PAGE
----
Losing My Racist Ear

“Oh my God, you have a racist ear!”

A colleague and I were sitting in a coffee shop. This was before my cochlear implant a few months ago when my hearing disability was really at its peak.  My work as a consultant puts me one on one and in groups with a lot of different people, including Black men.

I’d just told her that I had incredible difficulty hearing most Black men. Other men were often problems as well but not as bad as Black men.

It was funny and not.

Now that I have the cochlear implant, I hear everyone better, including, I think, Black men, although I’ve got to have more experience to testify. The notion of a racist ear persists, though, because I think I still have it even if my hearing is a lot better.

I think I hear everything through a race filter. I think I see everything through a race filter. In the same way that I am always conscious when talking to someone that they’re male or female, that identity overarching and defining everything they say and do, I am always conscious of someone being Black. I am never not conscious or aware. It doesn’t worry me or bother me. I don’t feel superior or inferior. I’m not frightened or anxious in any way. I’m just constantly conscious.

I’d like to lose the constant consciousness of race. I think it makes me guarded and careful. It means that I don’t relax. I guess it means I’m not myself. It’s a barrier between me and other people. It makes me wonder why I am so wary. What do I think is going to happen?

There has to be something that fuels my race consciousness, that tells me to keep my guard up. Something that has outlasted a lifetime of working with Black people, being friends with Black people, being welcomed and treated well by Black people. What is that tiny, mean nugget?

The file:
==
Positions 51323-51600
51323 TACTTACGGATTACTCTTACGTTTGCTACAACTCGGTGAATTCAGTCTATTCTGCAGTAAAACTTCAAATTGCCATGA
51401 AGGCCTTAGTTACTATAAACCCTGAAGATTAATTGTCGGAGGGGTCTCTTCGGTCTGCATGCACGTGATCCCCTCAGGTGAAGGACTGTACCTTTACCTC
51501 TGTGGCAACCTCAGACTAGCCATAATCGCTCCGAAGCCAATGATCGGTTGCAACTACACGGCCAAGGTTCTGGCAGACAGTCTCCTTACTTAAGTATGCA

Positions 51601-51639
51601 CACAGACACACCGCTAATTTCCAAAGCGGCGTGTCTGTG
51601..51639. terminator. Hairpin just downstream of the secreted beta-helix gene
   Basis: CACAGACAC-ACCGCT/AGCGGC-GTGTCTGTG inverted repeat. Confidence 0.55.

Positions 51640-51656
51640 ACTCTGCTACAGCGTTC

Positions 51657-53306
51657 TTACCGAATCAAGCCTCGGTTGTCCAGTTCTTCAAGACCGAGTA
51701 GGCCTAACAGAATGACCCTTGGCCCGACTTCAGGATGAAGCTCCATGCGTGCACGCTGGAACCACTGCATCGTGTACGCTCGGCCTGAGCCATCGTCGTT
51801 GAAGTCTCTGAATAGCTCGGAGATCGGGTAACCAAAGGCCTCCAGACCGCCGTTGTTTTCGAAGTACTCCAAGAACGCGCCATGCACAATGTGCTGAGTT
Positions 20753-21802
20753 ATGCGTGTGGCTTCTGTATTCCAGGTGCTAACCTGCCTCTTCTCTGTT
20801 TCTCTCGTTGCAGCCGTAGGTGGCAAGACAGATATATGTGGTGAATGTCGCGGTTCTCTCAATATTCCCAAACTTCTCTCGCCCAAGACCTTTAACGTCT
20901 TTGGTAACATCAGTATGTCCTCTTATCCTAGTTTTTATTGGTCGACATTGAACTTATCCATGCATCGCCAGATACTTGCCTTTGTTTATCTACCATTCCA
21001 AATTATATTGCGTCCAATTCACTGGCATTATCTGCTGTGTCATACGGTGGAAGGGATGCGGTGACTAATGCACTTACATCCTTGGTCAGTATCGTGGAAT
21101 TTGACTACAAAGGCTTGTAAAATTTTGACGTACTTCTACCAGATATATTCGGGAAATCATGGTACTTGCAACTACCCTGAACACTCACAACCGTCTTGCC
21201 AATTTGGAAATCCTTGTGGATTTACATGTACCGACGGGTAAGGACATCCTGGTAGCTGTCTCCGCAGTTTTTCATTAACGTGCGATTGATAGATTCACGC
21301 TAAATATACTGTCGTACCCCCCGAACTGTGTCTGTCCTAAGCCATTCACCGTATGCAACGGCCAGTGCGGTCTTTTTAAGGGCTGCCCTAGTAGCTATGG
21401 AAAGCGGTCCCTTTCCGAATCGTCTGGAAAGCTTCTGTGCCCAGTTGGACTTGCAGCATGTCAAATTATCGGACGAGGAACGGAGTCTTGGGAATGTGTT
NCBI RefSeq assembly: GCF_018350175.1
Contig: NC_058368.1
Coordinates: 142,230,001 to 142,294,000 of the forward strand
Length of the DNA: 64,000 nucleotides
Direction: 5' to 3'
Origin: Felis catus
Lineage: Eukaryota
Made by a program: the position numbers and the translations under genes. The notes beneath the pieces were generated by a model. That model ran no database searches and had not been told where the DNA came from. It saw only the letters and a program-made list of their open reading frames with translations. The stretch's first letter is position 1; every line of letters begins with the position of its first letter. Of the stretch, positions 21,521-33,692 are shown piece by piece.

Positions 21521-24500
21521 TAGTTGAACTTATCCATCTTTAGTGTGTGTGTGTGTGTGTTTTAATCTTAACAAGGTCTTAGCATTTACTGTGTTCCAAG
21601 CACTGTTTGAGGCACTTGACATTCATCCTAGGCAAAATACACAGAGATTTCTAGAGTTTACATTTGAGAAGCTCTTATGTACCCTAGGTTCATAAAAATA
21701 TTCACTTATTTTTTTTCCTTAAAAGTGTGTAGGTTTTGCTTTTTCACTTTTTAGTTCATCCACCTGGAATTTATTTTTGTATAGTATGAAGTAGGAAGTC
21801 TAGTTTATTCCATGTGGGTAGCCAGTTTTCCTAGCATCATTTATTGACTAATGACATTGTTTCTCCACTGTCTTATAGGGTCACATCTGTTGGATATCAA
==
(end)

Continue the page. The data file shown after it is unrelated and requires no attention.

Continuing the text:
Is it genetic?

Is it cultural?

Is it an unhappy family heirloom, a secret gift slipped into my suitcase when I left my parents’ home?

If it came down a line of my ancestors, have I passed it on? Am I a link in an endless chain of people who do their best but just can’t get past race?

I don’t know. That’s my answer. I don’t know.

But at least I’m asking. It’s something. It’s a start.





4 Comments on “Losing My Racist Ear

  1. I decided a while back that I would always view the world through the lens of race, and that was a good thing. Otherwise, with the way I was raised, I could easily act in a racist way without being aware of it. On the other hand, when someone asks me about the racial makeup of the writing group of men and women experiencing homelessness that I facilitate, I have to pause and think about it. I can tell you immediately who was good at dialogue, who loved the important detail, who had flights of imagination. But I have to stop and put them into the race box.

  2. You’ve expressed quite well how I feel. It’s because we are sensitive to the feelings of others. We are constantly doing this metacgnitive thing that impacts our perceptions.

  3. Good sharing. Good thought processing. Good progress. Thanks for sharing! I think it’s a bit of culture and tone level. I have trouble hearing and understanding different people at different times. Often by phone. Sometimes in person. Some have different accents. Some do not.

  4. Oh, that race consciousness. It infuriates me. Since I moved to a place where I my race is the minority, or close, so many of my ingrained notions and beliefs have shifted away from fear and suspicion. But race consciousness hasn’t budged. I’ve noticed I also have a similar gender consciousness, which is just as useless a thing to home in on. After all, what does it matter to me whether someone is male, female, fluid, or whatever, and even less how they express themselves sexually? I’m not in the market.What a gift it would be just to see person, and as Quakers say, that of God in them.

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